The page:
I remember rides in the car when I was young, singing and looking out the window. We got a nickel for every white horse we saw. Drives were often through Iowa, to Chicago, and on to Indiana. We did make some money.
The game went on and worked well until we were older and driving through Wyoming, and saw a herd of buffalo. Years before, when the possibility was remote, my brother and I had been told we would get a dollar for a buffalo, so I believe the game ended with the herd, and yet, I still think of a nickel when I see a white horse.
Today children watch movies in the car, and parents, what do they do?
Do they interact with the environment, both inside and outside the car?
Here is a comment by Maureen Dowd on our car as smartphone.
Recently I was in Book Passage and the book A Secret Gift by Ted Gup hopped into my hands. I kept thinking it must be fiction but no, it is a true story. I began reading tonight. The author is given some papers by his mother, papers from his grandfather, and through them he goes back to learn about his grandfather's early life. What is so intriguing is that during the depression his grandfather secretly gave away money to suffering families.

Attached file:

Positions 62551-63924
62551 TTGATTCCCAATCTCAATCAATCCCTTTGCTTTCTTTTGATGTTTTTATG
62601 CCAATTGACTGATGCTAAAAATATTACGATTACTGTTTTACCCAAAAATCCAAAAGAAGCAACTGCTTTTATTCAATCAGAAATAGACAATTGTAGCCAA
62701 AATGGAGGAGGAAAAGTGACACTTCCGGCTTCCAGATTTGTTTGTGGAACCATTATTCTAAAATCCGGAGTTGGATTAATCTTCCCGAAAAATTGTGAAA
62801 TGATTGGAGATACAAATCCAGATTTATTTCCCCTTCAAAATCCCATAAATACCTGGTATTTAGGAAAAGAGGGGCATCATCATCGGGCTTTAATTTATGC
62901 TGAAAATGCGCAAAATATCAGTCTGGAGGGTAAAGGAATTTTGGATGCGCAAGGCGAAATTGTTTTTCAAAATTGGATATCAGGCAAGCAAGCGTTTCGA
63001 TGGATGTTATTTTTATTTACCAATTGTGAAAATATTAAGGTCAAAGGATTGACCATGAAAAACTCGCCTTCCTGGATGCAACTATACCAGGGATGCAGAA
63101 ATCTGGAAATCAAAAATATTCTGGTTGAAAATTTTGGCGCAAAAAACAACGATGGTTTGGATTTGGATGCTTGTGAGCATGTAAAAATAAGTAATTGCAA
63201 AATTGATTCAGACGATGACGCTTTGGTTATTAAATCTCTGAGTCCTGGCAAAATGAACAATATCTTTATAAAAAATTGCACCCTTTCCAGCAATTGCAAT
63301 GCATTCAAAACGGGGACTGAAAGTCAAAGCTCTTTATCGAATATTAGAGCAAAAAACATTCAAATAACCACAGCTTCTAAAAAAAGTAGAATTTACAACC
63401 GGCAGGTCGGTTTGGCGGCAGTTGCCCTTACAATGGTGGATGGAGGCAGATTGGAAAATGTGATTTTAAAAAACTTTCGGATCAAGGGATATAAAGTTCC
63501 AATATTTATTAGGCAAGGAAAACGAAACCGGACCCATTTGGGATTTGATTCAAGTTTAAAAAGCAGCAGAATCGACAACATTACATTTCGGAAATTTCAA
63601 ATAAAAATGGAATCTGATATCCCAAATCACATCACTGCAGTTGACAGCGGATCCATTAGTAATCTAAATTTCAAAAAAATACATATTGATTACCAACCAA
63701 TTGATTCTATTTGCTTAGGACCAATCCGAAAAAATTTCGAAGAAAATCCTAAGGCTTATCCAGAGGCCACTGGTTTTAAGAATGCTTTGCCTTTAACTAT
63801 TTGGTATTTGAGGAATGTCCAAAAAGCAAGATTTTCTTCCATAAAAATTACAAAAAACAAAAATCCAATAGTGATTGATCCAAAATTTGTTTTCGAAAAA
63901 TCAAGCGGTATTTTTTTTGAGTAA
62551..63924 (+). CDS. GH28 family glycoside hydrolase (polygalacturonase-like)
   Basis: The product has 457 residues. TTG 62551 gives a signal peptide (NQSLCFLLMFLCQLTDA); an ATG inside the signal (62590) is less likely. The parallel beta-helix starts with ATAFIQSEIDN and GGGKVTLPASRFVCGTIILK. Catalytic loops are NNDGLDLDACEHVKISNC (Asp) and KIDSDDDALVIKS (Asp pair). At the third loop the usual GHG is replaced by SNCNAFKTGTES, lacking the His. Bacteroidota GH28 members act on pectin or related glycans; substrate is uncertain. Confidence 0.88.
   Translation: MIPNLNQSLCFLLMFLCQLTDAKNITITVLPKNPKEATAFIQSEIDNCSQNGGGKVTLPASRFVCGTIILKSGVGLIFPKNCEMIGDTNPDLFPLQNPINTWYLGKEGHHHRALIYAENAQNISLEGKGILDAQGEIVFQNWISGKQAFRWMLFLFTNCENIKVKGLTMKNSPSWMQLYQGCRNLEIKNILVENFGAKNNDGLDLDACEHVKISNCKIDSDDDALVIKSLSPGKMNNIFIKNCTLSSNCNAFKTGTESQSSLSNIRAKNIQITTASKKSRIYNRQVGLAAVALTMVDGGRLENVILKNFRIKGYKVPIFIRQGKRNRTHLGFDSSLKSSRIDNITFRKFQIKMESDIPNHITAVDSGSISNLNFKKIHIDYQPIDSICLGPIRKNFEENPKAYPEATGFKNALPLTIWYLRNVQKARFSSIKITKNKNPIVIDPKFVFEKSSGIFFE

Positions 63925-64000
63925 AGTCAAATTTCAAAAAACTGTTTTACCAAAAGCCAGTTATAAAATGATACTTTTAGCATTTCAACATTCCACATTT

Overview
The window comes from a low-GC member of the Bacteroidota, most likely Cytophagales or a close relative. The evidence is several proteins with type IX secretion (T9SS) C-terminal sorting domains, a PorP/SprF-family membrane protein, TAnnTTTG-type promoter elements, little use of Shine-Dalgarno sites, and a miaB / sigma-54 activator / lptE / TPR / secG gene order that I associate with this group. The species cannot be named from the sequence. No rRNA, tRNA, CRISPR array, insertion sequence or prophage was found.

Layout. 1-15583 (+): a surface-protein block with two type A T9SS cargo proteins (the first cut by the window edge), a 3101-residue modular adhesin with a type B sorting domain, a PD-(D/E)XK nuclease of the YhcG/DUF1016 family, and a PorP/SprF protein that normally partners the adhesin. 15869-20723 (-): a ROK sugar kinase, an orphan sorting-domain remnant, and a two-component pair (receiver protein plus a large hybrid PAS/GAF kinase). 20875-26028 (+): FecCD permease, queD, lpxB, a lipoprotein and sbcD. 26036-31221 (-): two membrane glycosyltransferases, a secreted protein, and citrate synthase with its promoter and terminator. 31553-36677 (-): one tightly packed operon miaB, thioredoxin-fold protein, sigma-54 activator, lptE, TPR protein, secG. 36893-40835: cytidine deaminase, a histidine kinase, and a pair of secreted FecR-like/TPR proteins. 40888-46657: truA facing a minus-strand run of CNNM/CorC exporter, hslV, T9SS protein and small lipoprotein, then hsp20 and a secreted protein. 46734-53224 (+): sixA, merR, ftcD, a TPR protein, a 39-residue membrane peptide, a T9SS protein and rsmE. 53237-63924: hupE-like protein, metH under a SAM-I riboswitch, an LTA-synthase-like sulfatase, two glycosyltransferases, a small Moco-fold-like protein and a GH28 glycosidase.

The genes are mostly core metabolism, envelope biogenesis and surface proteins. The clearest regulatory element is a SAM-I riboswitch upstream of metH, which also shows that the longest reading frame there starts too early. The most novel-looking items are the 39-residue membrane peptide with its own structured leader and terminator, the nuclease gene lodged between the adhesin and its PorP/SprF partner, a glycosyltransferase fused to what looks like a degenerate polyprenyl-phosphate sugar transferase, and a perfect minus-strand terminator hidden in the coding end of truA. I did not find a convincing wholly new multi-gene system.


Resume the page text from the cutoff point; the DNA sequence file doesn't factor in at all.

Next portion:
Under a fictional name, he took out an ad in the paper, requesting letters from people who lived in Canton, Ohio, requesting they write why they needed a financial lift to make it through Christmas, 1933. He had planned to give $10.00 to seventy five families, but the stories were so touching, he sent $5.00 to 150 families. $5.00 was a great deal of money in 1933, but the point was more than that. It was that someone cared. They were invited to share their grief and pain and to know someone was listening, and now, all these years later, we can listen, and read the words of those who helped build the "Greatest Generation".
It was a different time, and yet, Canton, Ohio, is again hit hard.
Gup begins the book by these words of Walt Whitman:
Other states indicate themselves in their deputies - but the genius of the United States is not best or most in its executives or legislatures, nor in its ambassadors or authors, or colleges or churches or parlors, nor even in its newspapers or inventors - but always most in the common people, south, north, west, east, in all its states, through all its mighty amplitude.